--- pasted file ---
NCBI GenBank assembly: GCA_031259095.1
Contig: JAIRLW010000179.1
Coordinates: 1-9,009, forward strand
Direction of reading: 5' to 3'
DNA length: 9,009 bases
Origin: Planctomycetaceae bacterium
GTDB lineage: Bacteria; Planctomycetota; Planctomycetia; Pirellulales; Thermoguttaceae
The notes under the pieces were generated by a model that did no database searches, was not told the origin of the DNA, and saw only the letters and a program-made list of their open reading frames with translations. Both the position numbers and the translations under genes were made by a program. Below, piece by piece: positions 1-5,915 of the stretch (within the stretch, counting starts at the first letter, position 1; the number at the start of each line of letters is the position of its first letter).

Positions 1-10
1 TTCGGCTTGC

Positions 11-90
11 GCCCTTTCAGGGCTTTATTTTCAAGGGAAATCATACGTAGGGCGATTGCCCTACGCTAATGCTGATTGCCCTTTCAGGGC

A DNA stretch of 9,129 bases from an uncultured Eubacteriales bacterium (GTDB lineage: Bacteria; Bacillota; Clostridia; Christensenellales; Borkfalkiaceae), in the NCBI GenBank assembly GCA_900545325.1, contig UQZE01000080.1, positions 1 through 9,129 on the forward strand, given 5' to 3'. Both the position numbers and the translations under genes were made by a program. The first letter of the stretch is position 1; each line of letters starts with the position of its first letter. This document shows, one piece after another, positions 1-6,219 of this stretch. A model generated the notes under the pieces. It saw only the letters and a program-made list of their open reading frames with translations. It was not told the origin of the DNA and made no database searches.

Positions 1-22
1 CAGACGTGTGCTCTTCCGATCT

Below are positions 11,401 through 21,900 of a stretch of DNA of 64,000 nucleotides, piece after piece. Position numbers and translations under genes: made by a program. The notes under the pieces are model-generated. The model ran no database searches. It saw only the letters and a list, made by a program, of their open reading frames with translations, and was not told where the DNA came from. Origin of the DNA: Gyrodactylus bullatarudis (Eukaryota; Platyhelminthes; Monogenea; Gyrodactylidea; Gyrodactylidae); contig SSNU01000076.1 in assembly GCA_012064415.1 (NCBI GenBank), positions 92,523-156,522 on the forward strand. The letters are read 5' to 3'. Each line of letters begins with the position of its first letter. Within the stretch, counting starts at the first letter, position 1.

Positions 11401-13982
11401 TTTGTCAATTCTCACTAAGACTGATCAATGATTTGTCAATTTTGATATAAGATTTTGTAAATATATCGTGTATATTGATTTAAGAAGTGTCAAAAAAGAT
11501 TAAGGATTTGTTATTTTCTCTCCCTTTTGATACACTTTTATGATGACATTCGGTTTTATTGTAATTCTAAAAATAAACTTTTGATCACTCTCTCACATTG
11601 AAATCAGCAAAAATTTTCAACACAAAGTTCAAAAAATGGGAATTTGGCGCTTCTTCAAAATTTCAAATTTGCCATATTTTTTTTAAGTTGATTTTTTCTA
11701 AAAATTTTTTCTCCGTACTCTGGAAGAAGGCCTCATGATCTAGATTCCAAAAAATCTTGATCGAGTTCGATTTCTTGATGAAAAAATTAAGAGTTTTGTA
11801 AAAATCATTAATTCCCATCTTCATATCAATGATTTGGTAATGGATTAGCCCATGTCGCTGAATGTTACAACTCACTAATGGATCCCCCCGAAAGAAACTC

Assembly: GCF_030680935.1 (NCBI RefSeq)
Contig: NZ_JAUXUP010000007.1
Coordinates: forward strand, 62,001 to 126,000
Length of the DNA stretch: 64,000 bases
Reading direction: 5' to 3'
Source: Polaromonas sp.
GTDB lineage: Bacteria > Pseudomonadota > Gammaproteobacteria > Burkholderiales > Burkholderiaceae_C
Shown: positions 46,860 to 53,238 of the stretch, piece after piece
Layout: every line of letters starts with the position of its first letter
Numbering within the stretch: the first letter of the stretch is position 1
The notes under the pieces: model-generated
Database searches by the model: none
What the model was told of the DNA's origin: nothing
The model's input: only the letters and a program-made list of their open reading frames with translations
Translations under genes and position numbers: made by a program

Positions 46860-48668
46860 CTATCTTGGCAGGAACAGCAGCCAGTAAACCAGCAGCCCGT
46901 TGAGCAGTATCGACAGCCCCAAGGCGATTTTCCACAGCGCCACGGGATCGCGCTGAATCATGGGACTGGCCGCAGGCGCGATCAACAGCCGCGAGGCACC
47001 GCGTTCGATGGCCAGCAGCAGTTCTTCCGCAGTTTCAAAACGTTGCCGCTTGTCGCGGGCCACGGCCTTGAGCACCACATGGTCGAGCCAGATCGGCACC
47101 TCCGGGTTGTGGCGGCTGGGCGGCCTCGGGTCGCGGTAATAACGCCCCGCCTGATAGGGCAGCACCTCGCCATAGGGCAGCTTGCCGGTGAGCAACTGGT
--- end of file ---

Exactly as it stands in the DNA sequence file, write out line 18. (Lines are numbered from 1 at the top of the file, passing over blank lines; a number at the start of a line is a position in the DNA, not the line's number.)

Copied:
11401 TTTGTCAATTCTCACTAAGACTGATCAATGATTTGTCAATTTTGATATAAGATTTTGTAAATATATCGTGTATATTGATTTAAGAAGTGTCAAAAAAGAT